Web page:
HMO REFORM -- (House of Representatives - March 08, 2000)

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   The SPEAKER pro tempore (Mr. TANCREDO). Under the Speaker's announced policy of January 6, 1999, the gentleman from Texas (Mr. GREEN) is recognized for 60 minutes as the designee of the minority leader.

   Mr. GREEN of Texas. Mr. Speaker, I thank our Democratic leader for allowing us to take the first hour tonight to talk about the Patients' Bill of Rights.

   I know that we have been talking about this for many years now it seems like, not only the last Congress but also last year and this year. We actually have a conference committee that is meeting now and had their first meeting. The concern has been expressed. It took that conference committee a good while to meet since it was appointed last year, and the concern was that the conference committee was not reflective of the final vote on the House floor.

   But be that as it may, that is the way life is. And so now a number of us are trying to make sure that we continue the effort to have real managed care reform in this Congress, not next year, because the issues are so important.

   American people support the need for real HMO reform. In fact, last year, with the bipartisan support of the Norwood-Dingell Patients' Bill of Rights bill, I think most Americans felt like we were going to see some Federal consumer protections. And yet, what we have seen is a bill passed in the Senate that was much weaker even than current law but that the American people supported.

   The Kaiser Family Foundation shows that 58 percent of Americans are very worried and somewhat worried that if they become sick their health care plan will be more concerned about saving money than providing the best treatment.

   According to the Kaiser Family Foundation, a full 80 percent of Americans support comprehensive consumer protections. That is up from 71 percent last year. So the support is building; it is not decreasing.

   The Dingell-Norwood bill is so strongly supported by Americans, by moderates in both political parties, because it holds five principles that are so important. A person that buys insurance should get what they pay for, no excuses, no bureaucratic hassles. A lot of people think bureaucracy is just a function of the Federal Government. That is not the case. We can have insurance company bureaucracy that just cause hassles for people.

   What we need is an appeals process, independent external appeals, that if an insurance company or HMO company decides that you should not have a certain procedure, then you should be able to go to someone, an outside appeals process, that will work and be swift. Because if it is not swift, then they will just delay the coverage; and health care delayed is health care denied, Mr. Speaker.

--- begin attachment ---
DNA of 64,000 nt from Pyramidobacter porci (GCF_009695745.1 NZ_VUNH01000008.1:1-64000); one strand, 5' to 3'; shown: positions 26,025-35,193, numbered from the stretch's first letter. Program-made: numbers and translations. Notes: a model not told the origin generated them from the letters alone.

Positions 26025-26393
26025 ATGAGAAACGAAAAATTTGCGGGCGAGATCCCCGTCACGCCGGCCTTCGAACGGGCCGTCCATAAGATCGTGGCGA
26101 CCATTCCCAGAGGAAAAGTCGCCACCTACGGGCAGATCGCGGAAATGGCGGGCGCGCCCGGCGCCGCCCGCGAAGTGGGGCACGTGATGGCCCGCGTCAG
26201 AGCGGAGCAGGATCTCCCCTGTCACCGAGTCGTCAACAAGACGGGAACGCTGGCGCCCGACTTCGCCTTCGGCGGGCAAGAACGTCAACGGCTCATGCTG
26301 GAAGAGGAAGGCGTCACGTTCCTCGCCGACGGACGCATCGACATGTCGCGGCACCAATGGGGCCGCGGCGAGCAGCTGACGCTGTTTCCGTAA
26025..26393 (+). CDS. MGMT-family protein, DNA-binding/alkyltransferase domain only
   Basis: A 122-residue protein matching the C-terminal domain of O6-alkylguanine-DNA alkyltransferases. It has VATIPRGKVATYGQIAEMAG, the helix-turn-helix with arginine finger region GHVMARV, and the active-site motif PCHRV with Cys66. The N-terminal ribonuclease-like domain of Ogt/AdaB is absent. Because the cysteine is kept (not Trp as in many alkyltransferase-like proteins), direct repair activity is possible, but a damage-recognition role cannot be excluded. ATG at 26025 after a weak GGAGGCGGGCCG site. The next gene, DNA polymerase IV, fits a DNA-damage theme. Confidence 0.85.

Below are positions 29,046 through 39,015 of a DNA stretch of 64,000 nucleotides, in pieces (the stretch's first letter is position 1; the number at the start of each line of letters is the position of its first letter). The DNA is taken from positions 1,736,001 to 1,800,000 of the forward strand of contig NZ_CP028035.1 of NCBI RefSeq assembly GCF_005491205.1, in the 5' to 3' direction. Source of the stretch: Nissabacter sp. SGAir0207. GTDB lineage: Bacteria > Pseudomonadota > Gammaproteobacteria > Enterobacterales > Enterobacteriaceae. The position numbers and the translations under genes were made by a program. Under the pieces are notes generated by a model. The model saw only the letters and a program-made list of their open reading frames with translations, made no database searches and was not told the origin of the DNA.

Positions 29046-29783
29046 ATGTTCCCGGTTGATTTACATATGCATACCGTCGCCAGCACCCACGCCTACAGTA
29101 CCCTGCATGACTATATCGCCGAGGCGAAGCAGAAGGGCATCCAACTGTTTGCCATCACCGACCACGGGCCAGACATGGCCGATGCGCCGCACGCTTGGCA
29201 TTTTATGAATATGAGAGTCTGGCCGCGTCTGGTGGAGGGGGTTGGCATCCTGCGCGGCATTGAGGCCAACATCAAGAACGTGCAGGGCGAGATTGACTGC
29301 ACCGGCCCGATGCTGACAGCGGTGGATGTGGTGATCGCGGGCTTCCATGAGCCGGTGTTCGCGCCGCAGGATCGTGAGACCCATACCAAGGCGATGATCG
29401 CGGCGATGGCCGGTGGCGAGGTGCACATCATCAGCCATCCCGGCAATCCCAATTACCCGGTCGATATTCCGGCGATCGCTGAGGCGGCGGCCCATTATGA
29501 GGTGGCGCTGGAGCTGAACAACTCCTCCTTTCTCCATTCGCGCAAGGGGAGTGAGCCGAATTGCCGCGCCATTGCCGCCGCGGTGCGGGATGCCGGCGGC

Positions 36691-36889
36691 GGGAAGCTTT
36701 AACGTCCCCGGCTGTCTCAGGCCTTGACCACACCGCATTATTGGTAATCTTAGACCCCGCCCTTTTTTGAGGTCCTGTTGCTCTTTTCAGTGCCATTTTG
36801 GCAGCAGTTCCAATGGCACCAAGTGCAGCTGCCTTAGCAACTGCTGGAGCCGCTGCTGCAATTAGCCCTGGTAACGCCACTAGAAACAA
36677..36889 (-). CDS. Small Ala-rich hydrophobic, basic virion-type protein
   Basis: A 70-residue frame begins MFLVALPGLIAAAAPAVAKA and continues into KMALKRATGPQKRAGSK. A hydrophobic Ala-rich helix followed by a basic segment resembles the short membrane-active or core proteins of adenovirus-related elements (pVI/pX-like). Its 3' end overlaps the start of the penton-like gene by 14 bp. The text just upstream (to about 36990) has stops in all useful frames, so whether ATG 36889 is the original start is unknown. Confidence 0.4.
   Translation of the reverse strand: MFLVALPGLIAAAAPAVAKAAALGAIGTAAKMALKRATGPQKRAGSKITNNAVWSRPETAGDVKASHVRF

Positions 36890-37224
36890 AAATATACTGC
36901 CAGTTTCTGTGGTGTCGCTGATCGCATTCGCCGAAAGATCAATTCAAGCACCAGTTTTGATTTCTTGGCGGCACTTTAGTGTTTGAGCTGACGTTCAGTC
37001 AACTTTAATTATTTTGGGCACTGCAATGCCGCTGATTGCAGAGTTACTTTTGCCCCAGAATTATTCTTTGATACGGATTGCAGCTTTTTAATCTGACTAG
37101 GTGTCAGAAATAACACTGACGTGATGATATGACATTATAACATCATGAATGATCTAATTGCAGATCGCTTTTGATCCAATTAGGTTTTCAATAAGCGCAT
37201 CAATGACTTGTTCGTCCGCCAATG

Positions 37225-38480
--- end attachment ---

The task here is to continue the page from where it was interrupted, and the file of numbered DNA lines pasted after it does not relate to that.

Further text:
In an experience in Texas, and we have had an outside appeals process since 1997, so we have had over 2 years of experience in Texas with an independent appeals process, and frankly a little over half the appeals are being found for the patient.

   My constituents in Texas say, well, we would rather have better than a chance of a flip of a coin when somebody is making a decision on our health care. So we need to have an independent external reviews process that is timely.

   And again, the Texas experience shows that it is not that costly. In fact, it has actually cut down on lawsuits; and I will talk about that later. But it is being found in favor of the patient over half the time. And that is what is important, the people are getting their health care that they deserve quickly.

   The second issue is that we need to eliminate gag

    clauses from insurance policies, that physicians can communicate openly and freely with their patients. A lot of companies are already doing that. And that is great. I want to

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congratulate them. But we also know that that standard does not only need to go from A-B-C company to X-Y-Z company, it needs to be a standard that everybody ought to feel comfortable with no matter who their insurance carrier is. They ought to be able to go to their physician and be able to have that physician tell them the best possible treatment.

   Now, whether their company covers it or not, that is not the case. It is the physician that ought to be able to talk to their patient.

   Third, a person who buys insurance ought to be able to have access to specialists. Women and children who are chronically ill should not need to get a referral every time they go see a physician. If you are a cancer patient or if you are a heart patient, or whatever, you should be able to go to your cardiologist or your oncologist without having to go back to your gatekeeper every time. Because, again, that is bureaucracy thrown up by the private sector, not the public sector, to ultimately limit people's ability to go to the doctor.

   The access to specialists is so important. I have a situation in my own district. I have a young lady who is in Humble, Texas, the northeast part of my district, and she was getting treatment at a local hospital complex that was close to her; and, all of a sudden, that doctor in that complex lost their contract; and so she was sent across town to Pasadena, Texas, which is also in our district. And that is great; I like them to go in our district. But, Mr. Speaker, for a person to go from one community to the other community because the HMO provider changed the contract is just wrong. Because, again, they were making her travel a great distance to get that specialist care that she needed.

   The fourth issue that needs to be included is that, when someone buys insurance, they need to know that they can get emergency treatment, they can go straight to the hospital.

   We all know the reason HMOs are successful. They go to providers and say, we guarantee you a thousand or 5,000 or 10,000 patients; and so they will go to the doctors, the hospitals, and emergency rooms and say, we will put you on our preferred list and that way you will get patients.